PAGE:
Hrushikesh Moolgavkar was commissioned in the Royal Indian Air Force on 30 November 1940. He was posted to No.1 Squadron flying the Hawker Harts after commissioning and soon converted to Lysanders. In January, when No.1 Squadron moved to Toungoo airfield in Burma in operations against the Japanese, young Moolgavkar was one of the lucky few who was part of the squadron. In the short time No.1 was involved in ops, Moolgavkar emerged as one of the keen pilots who would hog the flying. .
After returning from the Burma Ops, Moolgavkar served with No. 10 Squadron and later with No.4 Squadron as a Flying Officer, flying the Hurricane and Spitfire fighters. During operations on the Burma front, he did a total 280 hours of operational flying which included bombing, rocketing and gunnery.
Providence saved young Moolgavkar early in January 1945. While operating from Hove, near Cox Bazar, Moolgavkar took off in a Spitfire. Just after takeoff the engine of the Spitfire cut out. hile attempting to forceland the Spitfire on the sea beach, the aircraft nosed over and lay upside down in the shallow water, with Moolgavkar hanging upside down from his seat still in his straps. As the tide rose, Moolgavkar faced the prospect of drowning slowly as the water rose above his head level. A One in a million chance saw two British Commando Officers notice the wrecked Spitfire. They pulled out Moolgavkar from the aircraft, saving his life.
Moolgavkar suffered from several crushed vertebrae, and had to spend six months with his back in plaster. After returning from the Hospital, Moolgavkar commanded No.10 Squadron flying the Tempest from 09 May 1947 to 21 Feb 1948, then flying the Hawker Tempest II.
Moolgavkar took over as the Commanding Officer of No.1 Operations Wing at Srinagar from Wing Commander M M Engineer in late September 1948 when the Kashmir Operations were underway. Moolgavkar was responsible for planning and execution of close air support during the famous Zoji La battle. Sometimes Moolgavkar himself flew on these sorties. The venture exposed him to grave dangers. His determination, initiative and drive enabled the RIAF to render effective support to the Army. For his contribution in these operations, Moolgavkar received the Maha Vir Chakra for exceptional gallantry and leadership. His was one of the four MVC's awarded to the IAF for the Kashmir Operations.
In February 1949, an Aircraft Testing Unit was formed consisting of pilots of No.7 Squadron. The ATU received four Vampire F3 fighter bombers which were the first Jet fighters for an Asian air arm. Wg Cdr Moolgavkar was put in charge of the ATU on its tour of India. He was one of the first to convert to the Vampire at Poona and soon after took the aircraft to Bombay, and Madras on pubic displays around the country.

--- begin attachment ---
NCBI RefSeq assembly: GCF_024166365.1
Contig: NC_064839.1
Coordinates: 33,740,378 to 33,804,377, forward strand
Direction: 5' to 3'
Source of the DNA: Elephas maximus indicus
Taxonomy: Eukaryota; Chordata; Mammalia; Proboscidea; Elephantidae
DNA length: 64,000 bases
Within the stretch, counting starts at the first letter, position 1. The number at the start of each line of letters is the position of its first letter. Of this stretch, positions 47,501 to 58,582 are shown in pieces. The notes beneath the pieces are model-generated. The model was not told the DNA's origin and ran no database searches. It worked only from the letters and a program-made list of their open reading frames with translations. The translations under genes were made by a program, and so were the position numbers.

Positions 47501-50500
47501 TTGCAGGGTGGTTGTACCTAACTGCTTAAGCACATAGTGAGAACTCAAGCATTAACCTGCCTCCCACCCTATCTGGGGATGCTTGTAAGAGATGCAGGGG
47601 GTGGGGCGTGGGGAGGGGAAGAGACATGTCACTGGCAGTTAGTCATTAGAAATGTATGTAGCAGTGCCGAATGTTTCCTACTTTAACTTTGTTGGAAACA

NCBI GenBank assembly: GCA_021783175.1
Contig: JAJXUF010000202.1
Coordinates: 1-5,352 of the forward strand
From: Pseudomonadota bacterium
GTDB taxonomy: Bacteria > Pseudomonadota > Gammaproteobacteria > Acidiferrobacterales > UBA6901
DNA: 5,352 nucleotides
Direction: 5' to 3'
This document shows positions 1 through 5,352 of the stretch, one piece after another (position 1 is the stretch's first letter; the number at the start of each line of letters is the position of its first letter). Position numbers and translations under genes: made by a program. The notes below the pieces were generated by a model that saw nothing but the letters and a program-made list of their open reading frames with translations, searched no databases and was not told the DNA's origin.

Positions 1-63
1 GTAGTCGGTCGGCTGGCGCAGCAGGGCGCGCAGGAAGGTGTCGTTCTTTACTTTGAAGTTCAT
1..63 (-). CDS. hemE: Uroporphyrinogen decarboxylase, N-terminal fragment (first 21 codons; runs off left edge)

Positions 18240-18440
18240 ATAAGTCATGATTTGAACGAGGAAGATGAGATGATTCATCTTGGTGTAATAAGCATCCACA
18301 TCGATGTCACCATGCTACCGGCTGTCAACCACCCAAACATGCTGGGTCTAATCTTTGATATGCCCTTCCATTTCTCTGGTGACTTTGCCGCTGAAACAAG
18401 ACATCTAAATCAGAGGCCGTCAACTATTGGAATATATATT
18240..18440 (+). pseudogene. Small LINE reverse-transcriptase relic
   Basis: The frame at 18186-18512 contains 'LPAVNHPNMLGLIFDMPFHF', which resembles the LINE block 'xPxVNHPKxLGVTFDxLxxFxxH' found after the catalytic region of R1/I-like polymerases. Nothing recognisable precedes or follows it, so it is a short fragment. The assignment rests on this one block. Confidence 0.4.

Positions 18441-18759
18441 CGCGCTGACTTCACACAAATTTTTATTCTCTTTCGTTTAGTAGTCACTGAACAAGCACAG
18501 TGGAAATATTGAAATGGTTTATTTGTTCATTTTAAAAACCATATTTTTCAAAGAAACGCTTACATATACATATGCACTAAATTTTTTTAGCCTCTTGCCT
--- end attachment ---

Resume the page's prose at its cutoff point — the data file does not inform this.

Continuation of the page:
In 1951, Moolgavkar was Director of Operations in the rank of Group Captain. He was in France for the evaluation of the Ouragan aircraft and He led the first flight of four Ouragan fighters flown to India all the way from France.
In 1954, he was part of the team under Air Cmde P C Lal along with Flt Lt Roshan Suri, which went to France and UK to test and procure a second generation Jet Fighter for the IAF. It was while testing the Mystere IVa and later the Supermarine Swift, that the three pilots became the first Indian pilots to fly faster than sound. The team came back after having decided on the procurement of the Mystere IVa. He was also one of the first to fly the Gnat fighter when the IAF evaluated it at Chilboten in UK.
1957 found him as the Station Commander for Palam, which then had Vampires of No.7 and No 10 Squadron under him, later on during the 1965 War he was the Base commander for Nagpur. Moolgavkar always maintained his flying status. Even as the CAS, he would go on flights on IAF MiG-21s, which also included the first flight of the HAL built MiG-21M [C-1531].
He took over as the AOC-in-C Western Air Command in 1973. and soon after in 1976, he was awarded the PVSM for distinguished service. Not soon after, on 1 Feb 1976, he took over as the Chief of Air Staff of the Indian Air Force. From then till the end of his tenure in Oct 78, when he handed over the baton to Air Chief Marshal Idris Latif, Moolgavkar took upon himself the task of bringing under control, the IAF's accident rate. He was always known as a stickler for flight safety, even from his Station Commander days. Now as the CAS, Moolgavkar implemented several reforms and rules that saw improvement of flight safety across the whole of the Indian Air Force.
Upon retirement Air Chief Marshal Moolgavkar settled down in Pune.